People living in warzones are at risk of being the very last in the world to have access to COVID-19 vaccines. Of the 25 countries with the lowest vaccination rates in the world today, more than half of them are embroiled in armed conflict and violence.


Geneva (ICRC) – Ahead of the World Health Assembly, the ICRC is shining a light on the millions of people who continue to be at risk from COVID-19: those living through conflict and armed violence who are yet to receive a single dose of a vaccine.

“Two years on, our fatigue around the pandemic cannot cloud the fact that it is not over and that new and potentially deadly virus variants remain a real threat to our return to normalcy and most importantly, human lives,” Sophie Sutrich, head of ICRC’s COVID-19 management team. “The Omicron variant shows what can happen when large pockets of people are unvaccinated, leading to viral replication and the possible emergence of variants that vaccines don’t cover. Controlling this virus –and future viruses—will only be possible if we invest in health care systems and make sure that everyone is included in vaccination efforts, including those in hard-to-reach conflict zones.”

The WHO estimates that the COVID-19 pandemic caused the deaths of nearly 15 million people globally, a devastating statistic that underscores both the urgency to make vaccines available to everyone and to invest in health care systems. Armed conflict takes a heavy toll on health care systems, leaving infrastructure damaged or neglected and complicating supply chains.

The ICRC, therefore, facilitates vaccinations in last-mile areas by helping gain access across frontlines through its neutral humanitarian work, and by helping with the logistics of transport and cold chains. Countries in conflict often have inherent challenges for carrying out vaccinations such as a lack of cold chain and storage capacities, a lack of electricity, poor health capacities due to a breakdown of health services, a lack of health personnel, and precarious infrastructure including difficult and underdeveloped road networks.

All too often in conflict zones, health care workers come under fire or are forced to flee. When doctors and nurses and the clinics and hospitals where they work aren’t protected by parties to a conflict, their entire communities suffer. It often means people are left with nowhere to go to seek care, let alone COVID-19 vaccines.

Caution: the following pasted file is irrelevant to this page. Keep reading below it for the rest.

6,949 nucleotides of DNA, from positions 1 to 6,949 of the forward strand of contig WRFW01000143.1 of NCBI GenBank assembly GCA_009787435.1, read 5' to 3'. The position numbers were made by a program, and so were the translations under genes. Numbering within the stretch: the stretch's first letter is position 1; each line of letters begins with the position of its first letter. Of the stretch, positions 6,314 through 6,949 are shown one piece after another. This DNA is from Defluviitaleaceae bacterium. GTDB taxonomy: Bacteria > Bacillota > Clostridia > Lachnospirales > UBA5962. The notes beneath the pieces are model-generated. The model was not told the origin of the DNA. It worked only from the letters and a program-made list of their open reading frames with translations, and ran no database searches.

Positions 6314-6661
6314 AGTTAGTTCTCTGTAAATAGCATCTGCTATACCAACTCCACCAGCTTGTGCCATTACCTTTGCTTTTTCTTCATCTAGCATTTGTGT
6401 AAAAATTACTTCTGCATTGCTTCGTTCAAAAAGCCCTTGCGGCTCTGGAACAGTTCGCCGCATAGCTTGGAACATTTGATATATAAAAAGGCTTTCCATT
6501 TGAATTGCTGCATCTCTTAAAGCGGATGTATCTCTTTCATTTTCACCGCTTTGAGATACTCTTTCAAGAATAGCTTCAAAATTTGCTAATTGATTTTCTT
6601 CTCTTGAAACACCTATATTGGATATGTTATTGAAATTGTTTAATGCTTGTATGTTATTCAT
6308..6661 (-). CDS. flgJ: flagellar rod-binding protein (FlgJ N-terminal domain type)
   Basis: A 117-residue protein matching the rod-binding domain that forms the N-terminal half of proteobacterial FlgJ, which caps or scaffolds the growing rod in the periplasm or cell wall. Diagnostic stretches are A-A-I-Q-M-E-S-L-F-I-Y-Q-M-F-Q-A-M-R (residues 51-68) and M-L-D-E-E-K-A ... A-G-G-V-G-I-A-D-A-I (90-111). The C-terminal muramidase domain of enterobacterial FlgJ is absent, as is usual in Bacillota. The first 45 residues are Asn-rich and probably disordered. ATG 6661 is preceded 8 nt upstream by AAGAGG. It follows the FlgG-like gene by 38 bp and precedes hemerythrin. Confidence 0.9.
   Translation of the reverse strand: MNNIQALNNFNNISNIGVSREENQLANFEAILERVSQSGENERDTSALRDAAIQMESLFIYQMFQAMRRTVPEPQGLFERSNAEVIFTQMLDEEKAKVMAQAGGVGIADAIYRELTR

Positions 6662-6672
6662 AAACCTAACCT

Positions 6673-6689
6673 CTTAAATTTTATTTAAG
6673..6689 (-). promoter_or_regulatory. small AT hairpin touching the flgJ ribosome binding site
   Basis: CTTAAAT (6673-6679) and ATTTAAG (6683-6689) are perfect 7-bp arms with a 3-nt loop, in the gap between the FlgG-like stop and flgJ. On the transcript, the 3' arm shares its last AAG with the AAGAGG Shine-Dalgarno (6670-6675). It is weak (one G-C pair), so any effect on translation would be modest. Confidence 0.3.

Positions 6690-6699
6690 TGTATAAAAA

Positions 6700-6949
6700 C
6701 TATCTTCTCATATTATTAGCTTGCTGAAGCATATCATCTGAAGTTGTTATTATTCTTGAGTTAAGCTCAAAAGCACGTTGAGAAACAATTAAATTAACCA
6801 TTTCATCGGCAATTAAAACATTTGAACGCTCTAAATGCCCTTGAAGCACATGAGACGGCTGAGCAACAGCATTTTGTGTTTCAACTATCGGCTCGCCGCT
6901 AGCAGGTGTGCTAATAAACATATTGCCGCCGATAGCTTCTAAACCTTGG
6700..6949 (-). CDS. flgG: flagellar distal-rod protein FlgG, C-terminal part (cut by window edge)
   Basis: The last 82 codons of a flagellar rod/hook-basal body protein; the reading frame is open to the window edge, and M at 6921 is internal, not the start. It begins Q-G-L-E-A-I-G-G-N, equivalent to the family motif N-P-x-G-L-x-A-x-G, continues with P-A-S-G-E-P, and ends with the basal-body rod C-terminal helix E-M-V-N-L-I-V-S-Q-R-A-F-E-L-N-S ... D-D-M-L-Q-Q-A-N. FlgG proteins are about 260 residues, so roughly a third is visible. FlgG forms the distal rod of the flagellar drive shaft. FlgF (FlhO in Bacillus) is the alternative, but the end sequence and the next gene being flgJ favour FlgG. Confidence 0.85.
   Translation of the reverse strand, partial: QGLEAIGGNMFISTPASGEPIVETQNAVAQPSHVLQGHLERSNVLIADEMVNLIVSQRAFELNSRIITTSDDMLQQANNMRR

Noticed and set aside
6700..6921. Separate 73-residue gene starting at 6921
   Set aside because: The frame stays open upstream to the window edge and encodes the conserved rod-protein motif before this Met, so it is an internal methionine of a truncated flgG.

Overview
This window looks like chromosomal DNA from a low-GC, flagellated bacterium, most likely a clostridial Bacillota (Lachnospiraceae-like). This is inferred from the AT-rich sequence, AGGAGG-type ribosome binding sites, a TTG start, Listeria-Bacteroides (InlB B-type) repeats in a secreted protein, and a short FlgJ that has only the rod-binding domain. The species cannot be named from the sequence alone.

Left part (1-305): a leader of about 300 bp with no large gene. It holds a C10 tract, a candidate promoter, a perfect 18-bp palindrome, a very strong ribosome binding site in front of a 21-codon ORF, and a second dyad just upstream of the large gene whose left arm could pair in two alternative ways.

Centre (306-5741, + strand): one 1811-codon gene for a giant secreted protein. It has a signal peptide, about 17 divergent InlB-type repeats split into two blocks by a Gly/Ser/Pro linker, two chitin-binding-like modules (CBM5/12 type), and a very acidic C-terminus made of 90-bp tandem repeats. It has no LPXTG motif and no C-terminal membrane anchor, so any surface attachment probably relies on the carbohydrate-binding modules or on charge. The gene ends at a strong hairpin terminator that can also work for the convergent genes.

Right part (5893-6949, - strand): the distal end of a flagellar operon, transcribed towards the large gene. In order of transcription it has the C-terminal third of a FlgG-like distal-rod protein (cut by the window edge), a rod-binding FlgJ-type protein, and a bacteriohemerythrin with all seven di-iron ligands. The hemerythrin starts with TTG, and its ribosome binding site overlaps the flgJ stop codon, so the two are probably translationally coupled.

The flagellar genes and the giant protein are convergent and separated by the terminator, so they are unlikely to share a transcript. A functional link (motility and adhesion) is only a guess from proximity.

The ICRC is working urgently to get vaccines in the arms of some of the most vulnerable populations, working with International Red Cross and Red Crescent Movement partners around the world to support COVID-19 vaccination in armed conflicts.

Operational examples:

The ICRC has negotiated in various occasions that the vaccination teams could access communities under influence of non-state armed groups for COVID-19 vaccinations.

The ICRC in Myanmar has supported COVID-19 vaccination campaigns in health facilities near borders areas.

The ICRC facilitates the transport of vaccines and Ministry of Health vaccination teams in conflict-affected districts in the central region and in the northern province of Cabo Delgado.

A campaign to raise awareness on vaccination in conflict zones

Today, the ICRC is launching a campaign, including a powerful short film, to raise awareness around this urgent issue.

This campaign seeks to highlight the plight of the tens of millions of people along the last mile who may not be included in national vaccination deployment plans, due to lack of capacity and/or political will. These include persons displaced, detained, or living under the control of non-state armed groups (NSAG). Today, we estimate that there are more than 50 million people living in areas controlled by NSAGs, the large majority of whom have no access to COVID-19 vaccines.

Shots in arms

The ICRC firmly believes that access to COVID-19 vaccines should be unconditional – no political, financial, legal or logistical aspect should curb the efforts to reach the people in conflict and the most fragile settings.

Having vaccine doses available is only part of the solution to this crisis. We must ensure that the vaccine makes it from the airport tarmac into the arms of the most vulnerable. Specifically, the ICRC calls on governments, non-state armed groups, vaccine manufacturers and donors to:

  1. Help produce and deliver more vaccines for countries suffering from conflict;
  2. Provide greater investment in local delivery mechanisms and capacity to ensure vaccines leave the tarmacs of capital airports and reach people living across frontlines and remote areas;
  3. Integrate COVID-19 vaccinations into a broader health strategy which strengthens and supports health care systems weakened by conflict and underinvestment; and
  4. Recognize the fundamental principle under International Humanitarian Law of ‘prevention of disease’ as a medical purpose, including the administration of vaccines, to ensure access to all those living in conflict areas.